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Miniature motors help bring greater safety to climbing

Miniature motors help bring greater safety to climbing

In climbing, the role of the belayer is critical: he literally has the life of the climber in his hands. It’s not just in sports, either, with professional climbers also working on power lines or the facades of high-rise buildings. But now a fledgling company from Munich has brought the world’s first automatic belayer onto the market, called EPIC. With this device the climber can safely climb without a second person. Faulhaber motors, available in the UK from EMS provide a secure grip and a taut rope.

Development of EPIC (Electronic Partner for Individual Climbing) began seven years ago at the University of Regensburg. Florian Widmesser, engineering student and enthusiastic climber, developed the concept of automatic securing as part of his thesis. He established his company Auroco with business studies graduate Jan Lohse in 2011 in order to turn the concept into a commercially viable product. The first prototype emerged in 2012, and the reliability of the newly-developed securing technology was con-firmed with DEKRA certification in 2014. Widmesser produced the first series production order batch of one hundred units single-handedly. The company has now undergone significant growth due to crowd funding and an outstanding reaction to the product.

 “EPIC is the first automatic securing system for climbers that can handle lead climbing, second climbing and abseiling mechatronically,” says Lohse. “During lead climbing, the climber attaches the rope to a carabiner every two meters. The belayer stays at the bottom and holds the rope. If the climber slips, he will only fall down to the next carabiner. During second climbing the climber follows a rope that has already been secured and is pulled upwards by the belayer. The belayer must keep the rope taut during lead climbing and second climbing so that a fall is stopped immediately.”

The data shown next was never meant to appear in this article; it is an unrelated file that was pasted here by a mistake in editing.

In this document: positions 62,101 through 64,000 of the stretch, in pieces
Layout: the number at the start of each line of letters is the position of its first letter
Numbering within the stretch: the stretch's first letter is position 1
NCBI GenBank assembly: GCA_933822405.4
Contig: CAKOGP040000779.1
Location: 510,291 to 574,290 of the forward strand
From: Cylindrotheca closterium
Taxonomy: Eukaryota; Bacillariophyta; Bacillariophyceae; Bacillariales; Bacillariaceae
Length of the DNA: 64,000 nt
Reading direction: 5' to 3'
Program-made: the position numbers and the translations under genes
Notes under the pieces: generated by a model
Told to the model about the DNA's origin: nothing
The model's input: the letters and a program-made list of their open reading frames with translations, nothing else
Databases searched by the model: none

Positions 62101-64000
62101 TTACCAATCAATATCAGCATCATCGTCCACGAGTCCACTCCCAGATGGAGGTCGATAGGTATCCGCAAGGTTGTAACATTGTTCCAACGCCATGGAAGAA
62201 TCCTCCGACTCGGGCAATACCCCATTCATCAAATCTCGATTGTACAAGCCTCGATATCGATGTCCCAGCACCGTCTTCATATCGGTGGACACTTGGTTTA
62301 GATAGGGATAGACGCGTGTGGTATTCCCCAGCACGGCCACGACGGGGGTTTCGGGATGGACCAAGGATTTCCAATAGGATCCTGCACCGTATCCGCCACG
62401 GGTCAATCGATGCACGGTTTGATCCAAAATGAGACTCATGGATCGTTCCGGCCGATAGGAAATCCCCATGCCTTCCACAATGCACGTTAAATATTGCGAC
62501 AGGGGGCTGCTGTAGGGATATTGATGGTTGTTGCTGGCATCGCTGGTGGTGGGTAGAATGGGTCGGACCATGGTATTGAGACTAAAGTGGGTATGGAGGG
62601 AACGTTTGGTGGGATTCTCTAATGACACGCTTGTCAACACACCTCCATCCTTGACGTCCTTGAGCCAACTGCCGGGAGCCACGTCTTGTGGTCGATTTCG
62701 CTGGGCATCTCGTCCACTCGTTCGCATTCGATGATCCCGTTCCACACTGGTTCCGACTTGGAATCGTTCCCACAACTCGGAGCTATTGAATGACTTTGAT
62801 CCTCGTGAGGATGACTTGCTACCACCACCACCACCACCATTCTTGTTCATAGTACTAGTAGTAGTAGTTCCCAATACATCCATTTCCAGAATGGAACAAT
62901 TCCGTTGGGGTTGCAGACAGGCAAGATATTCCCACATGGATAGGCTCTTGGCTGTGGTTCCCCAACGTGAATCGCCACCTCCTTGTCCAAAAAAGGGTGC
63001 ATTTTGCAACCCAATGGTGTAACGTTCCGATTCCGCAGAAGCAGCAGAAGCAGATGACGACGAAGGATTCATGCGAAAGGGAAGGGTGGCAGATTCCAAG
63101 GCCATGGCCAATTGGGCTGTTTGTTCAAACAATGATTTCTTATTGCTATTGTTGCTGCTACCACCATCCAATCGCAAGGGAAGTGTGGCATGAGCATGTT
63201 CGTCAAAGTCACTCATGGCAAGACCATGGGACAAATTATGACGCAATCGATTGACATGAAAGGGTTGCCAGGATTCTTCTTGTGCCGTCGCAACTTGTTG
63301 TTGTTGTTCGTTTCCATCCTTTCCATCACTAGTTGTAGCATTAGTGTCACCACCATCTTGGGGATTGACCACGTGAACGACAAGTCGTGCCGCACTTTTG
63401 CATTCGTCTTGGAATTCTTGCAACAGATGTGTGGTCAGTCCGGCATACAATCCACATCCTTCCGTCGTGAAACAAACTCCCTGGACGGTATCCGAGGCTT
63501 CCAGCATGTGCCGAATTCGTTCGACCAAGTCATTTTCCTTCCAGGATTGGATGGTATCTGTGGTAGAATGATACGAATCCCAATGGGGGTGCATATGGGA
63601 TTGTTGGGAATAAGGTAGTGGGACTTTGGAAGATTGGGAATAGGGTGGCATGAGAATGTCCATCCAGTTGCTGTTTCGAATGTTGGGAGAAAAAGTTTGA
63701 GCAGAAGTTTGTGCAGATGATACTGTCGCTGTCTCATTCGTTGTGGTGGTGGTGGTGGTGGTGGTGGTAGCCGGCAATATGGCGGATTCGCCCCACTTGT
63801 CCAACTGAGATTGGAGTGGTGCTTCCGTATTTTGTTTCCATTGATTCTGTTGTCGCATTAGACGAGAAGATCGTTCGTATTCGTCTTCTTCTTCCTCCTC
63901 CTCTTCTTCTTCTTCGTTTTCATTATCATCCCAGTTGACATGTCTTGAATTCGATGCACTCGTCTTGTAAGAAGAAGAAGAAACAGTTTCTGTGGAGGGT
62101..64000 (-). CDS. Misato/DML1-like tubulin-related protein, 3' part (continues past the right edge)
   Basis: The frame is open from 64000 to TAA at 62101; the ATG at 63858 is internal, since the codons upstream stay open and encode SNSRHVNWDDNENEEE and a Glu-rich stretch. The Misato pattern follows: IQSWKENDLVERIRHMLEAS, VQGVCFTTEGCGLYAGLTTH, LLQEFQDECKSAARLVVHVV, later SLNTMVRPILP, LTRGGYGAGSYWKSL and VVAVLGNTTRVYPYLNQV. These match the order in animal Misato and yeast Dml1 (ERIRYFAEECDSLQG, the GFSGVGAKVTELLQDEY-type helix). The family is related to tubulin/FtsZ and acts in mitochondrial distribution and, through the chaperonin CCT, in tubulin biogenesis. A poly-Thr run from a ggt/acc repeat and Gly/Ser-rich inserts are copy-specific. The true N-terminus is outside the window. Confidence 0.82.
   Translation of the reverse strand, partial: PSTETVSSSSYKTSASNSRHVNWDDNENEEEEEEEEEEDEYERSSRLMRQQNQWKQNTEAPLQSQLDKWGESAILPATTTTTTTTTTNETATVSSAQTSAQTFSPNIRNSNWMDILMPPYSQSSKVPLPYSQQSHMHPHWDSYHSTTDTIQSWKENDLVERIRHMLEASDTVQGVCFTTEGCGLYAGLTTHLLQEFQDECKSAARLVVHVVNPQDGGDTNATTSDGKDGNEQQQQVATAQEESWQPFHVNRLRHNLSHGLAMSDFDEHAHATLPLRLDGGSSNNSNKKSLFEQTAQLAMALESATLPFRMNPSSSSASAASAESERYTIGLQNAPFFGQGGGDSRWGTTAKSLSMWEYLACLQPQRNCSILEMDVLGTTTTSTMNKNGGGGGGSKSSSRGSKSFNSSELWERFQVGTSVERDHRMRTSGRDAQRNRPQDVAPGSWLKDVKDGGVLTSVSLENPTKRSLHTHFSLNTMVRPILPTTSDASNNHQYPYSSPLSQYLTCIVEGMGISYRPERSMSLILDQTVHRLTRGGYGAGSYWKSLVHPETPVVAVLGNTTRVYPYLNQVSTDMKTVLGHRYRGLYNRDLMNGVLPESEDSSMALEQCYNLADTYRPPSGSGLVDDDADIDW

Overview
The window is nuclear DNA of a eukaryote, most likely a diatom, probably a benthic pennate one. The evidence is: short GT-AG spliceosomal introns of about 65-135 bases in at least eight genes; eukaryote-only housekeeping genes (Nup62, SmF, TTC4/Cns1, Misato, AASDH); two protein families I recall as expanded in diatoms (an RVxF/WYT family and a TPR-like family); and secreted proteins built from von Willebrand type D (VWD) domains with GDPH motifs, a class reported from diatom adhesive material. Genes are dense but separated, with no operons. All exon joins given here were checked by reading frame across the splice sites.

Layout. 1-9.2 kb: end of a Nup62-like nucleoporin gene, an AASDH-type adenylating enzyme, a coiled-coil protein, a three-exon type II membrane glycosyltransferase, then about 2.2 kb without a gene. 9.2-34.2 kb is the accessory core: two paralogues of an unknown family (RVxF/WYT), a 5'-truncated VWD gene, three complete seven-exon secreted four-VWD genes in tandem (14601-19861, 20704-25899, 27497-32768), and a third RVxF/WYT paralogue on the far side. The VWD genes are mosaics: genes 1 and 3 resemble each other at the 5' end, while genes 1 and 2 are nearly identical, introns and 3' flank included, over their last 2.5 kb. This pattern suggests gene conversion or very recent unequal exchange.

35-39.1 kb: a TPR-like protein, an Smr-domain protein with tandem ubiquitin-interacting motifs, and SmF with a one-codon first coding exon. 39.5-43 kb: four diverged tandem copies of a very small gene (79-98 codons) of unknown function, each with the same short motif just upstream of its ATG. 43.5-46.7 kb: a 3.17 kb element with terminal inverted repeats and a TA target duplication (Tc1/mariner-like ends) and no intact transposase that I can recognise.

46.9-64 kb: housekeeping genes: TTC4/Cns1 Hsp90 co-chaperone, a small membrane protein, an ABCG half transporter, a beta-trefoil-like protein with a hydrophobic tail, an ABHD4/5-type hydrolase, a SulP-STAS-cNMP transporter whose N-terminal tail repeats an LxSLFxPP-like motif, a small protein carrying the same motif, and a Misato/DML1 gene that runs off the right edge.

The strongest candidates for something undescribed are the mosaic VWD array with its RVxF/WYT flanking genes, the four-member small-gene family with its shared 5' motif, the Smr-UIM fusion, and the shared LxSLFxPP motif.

EPIC can take over this task completely. This brick-sized device controls the rope using two motors. The first motor takes care of winding, and the other is responsible for braking. The rope runs between two profile discs which prevent it from slipping. For lead climbing, the device is secured at ground level. During stationary use such as on a climbing wall, the device can be secured to a wall using screws or click closures. A clamping device is available for mobile use. It can be fastened to any fixed structure such as the base of an electricity pylon. 

During lead climbing, the rope motor idles so that the climber can tighten the rope without using force. If he has pulled up too much rope and dangerous ‘slack rope’ is produced, he gives the command to tighten the rope by radio. In order to do this, he wears a radio module on his arm that communicates with the securing device via Bluetooth. The first motor now winds up the loose rope. During second climbing, ie when the climber is following a suspended rope, he can choose whether the battery-operated motor should tighten the slack rope by command or automatically.

The second motor is responsible for braking and blocks the rope, for example, if the climber wants to take a break and has issued an appropriate command. When abseiling, the brake automatically unwinds the rope from the roller at a defined speed, and the climber can ‘hang out’ in a relaxed way. However, the brake motor is also responsible for securing. A triple-axis acceleration sensor is installed in the radio module. In the event of a fall, this transmits an emergency signal to the securing device within 30 milliseconds, which then operates the brake.

“Of course, we don’t rely on just one system,” stresses Lohse. “The securing is designed with double redundancy.” The second mechanism: in the event of a fall, the rope sets the rope pulley and therefore the rope motor into fast motion. The significant speed increase is the signal for the pulley to become an electricity-generating generator. It now supplies the brake motor with energy and uses this to activate the brake. This guarantees that reliable braking is provided, even if the battery is empty. As a third securing mechanism there is an all-mechanical centrifugal clutch which closes the brake as soon as the roller starts rotating at speed.

The fast rotating speed which acts upon the rope motor in the event of a fall was one of the challenges that needed to be met by the drive technology. Up to 25,000 revolutions per minute could destroy a winding mechanism with less quality within an extremely short time. “After consulting with us, the customer decided to use the copper-graphite-commutated motors from the 2657... CXR series,” explains Faulhaber’s Andreas Eiler.

“The second, more powerful drive, a 3257...CR, provides the power for abseiling and braking. It bears the weight of the climber with its static torque rating.” Gearheads in the 26/1 and 32A model series provide power transmission, and a robust IE3 encoder monitors the speed. Perfect functionality of these drive and control components is literally life-saving as far as EPIC is concerned. “The certification proves that they do their job reliably, even under the harsh conditions that are usually the case when climbing,” says Lohse. “They are not adversely affected by strong vibrations or extreme temperatures.”

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